Employers of all sizes are taking a greater interest in their employees’ financial health at a time when fintech is creating new ways to help those historically underserved by mainstream finance improve their financial health, the Center for Financial Services Innovation’s (CFSI) senior manager Thea Garon said.
Ms. Garon and associate Kate Flocken wrote 2017 Payroll Industry Scorecard: Assessing Quality in the Payroll Card Industry with CFSI’s Compass Principles, CFSI’s first quality assessment of the payroll card industry.
The report’s timing is no accident, Ms. Garon explained. In 2016, 3.2 million more people (8.7 million overall) received wages on payroll cards than they did on paper checks. Payroll cards can indeed play a valuable role, but multiple lawsuits, negative press and increased state regulation have stunted dialogue and fostered misunderstanding. As a result stakeholders are analyzing how well employees are educated about their options, whether or not they can access their wages without paying fees, the convenience of participating ATMs, and many other factors.
The report found employers have the basics of card use down fairly well, Ms. Garon said. CFSI gave the industry an A- for its use of core features.
“There’s been slow but steady growth in their adoption and as they do they add more features,” Ms. Garon explained. “There’s been noticeable improvement.”
Most employers using payroll cards have always done a good job with implanting them, but the industry attracted increased scrutiny after a a franchisee of a well-known fast food vendor in Pennsylvania required all employees to receive their wages on payroll cards even if their bank charged them fees. While that particular employer also ignored state wage and labor laws, much of the negative attention focused on the payroll cards.
In some cases legislators introduced overly restrictive legislations and may have taken consumer protections too far, Ms. Garon suggested. In New York restrictions included guarantees that participating ATMs were within close proximity to both the workplace and each employee’s home.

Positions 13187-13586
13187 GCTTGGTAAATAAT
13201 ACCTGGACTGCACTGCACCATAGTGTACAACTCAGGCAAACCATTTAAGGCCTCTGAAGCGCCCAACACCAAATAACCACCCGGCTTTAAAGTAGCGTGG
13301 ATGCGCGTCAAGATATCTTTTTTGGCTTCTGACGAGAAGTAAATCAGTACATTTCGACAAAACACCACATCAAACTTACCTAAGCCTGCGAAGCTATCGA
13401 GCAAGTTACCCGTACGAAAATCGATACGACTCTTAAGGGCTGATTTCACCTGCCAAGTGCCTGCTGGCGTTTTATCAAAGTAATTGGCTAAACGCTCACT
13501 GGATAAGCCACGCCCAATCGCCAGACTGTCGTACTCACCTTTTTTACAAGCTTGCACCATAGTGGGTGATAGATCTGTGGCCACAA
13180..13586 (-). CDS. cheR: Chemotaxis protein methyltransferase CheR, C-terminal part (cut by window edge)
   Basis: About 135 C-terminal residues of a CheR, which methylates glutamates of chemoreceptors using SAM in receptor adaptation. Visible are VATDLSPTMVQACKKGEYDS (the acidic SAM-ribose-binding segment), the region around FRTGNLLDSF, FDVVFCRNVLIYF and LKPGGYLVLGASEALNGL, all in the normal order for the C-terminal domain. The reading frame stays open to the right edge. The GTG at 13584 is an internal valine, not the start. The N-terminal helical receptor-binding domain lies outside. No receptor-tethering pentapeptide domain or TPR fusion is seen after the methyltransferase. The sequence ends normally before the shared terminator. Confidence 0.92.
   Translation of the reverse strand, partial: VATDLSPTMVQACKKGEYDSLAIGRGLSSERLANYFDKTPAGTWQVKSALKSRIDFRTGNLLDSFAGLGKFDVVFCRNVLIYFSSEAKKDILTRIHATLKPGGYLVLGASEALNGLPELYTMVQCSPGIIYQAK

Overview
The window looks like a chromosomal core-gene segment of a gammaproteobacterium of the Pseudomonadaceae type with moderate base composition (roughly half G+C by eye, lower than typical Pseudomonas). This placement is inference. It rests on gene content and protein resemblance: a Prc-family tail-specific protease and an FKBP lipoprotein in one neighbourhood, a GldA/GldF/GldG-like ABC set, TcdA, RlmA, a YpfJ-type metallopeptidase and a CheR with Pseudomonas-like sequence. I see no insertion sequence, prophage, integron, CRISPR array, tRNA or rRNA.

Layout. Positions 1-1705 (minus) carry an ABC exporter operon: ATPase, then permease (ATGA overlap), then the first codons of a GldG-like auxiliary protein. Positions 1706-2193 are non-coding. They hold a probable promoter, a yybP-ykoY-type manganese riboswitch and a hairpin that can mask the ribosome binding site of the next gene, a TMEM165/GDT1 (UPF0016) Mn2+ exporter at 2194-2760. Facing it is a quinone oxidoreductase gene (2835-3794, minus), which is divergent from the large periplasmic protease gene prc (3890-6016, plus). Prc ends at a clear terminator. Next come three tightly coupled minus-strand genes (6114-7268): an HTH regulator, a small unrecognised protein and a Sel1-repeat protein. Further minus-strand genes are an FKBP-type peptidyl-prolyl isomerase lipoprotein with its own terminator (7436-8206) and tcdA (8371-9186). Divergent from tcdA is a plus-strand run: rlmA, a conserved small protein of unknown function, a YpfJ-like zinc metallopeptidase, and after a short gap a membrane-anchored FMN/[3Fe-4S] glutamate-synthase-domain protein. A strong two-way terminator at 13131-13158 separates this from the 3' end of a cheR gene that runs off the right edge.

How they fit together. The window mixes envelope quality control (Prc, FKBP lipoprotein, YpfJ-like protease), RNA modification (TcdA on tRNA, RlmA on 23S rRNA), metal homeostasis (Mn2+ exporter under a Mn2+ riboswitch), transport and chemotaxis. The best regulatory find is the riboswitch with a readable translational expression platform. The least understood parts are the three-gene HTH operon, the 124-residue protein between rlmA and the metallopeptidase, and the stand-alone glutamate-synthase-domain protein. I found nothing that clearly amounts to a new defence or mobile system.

While many efforts had the right intent, they made it harder to follow ideal practices for the industry, Ms. Garon said.
“Let’s take the best practices and guidelines established with industry and create model legislation. Build upon that.”
The Consumer Financial Protection Bureau will soon introduce strong regulation and consumer protections at a national level, she added.
The study evaluated eight payroll cards – ADP’s ALINE Card, Comdata’s Pay Card, First Data’s Money Network, the Global Cash Card, Skylight ONE Card from NetSpend, Transcard, U.S. Bank’s Focus Card and Rapid! Pay Card from Unirush, LLC.
All providers are federally regulated and are backed by FDIC insurance. Each one also allows employees to access their entire sum, make purchases and withdrawals, and get important information for free, but several charge transaction decline fees, inactivity fees and card replacement fees. It is not clear on how well these fees are communicated to employees, Ms. Garon and Ms. Flocken wrote.
“More research is needed to determine how these fees are being communicated to employees, whether employees understand how to avoid them, and how frequently they are incurred.”
All card providers need to clearly explain any fees (not all do) and offer convenient customer service (which all do), the authors added.
There is ample opportunity to add value to payroll cards, Ms. Garon explained. Following wider fintech industry trends, payroll card providers can help users manage their money. Few currently allow users to put aside money into separate funds, employ budgeting and expense tracking tools, or link the payroll card to a separate savings platform. Such options, along with educated customer service representatives who can offer proactive guidance to help people gain the most value from their cards, should be the next step in the industry’s evolution, the report states.
To learn more about CFSI’s research on payroll cards, including accessing the report, click here.
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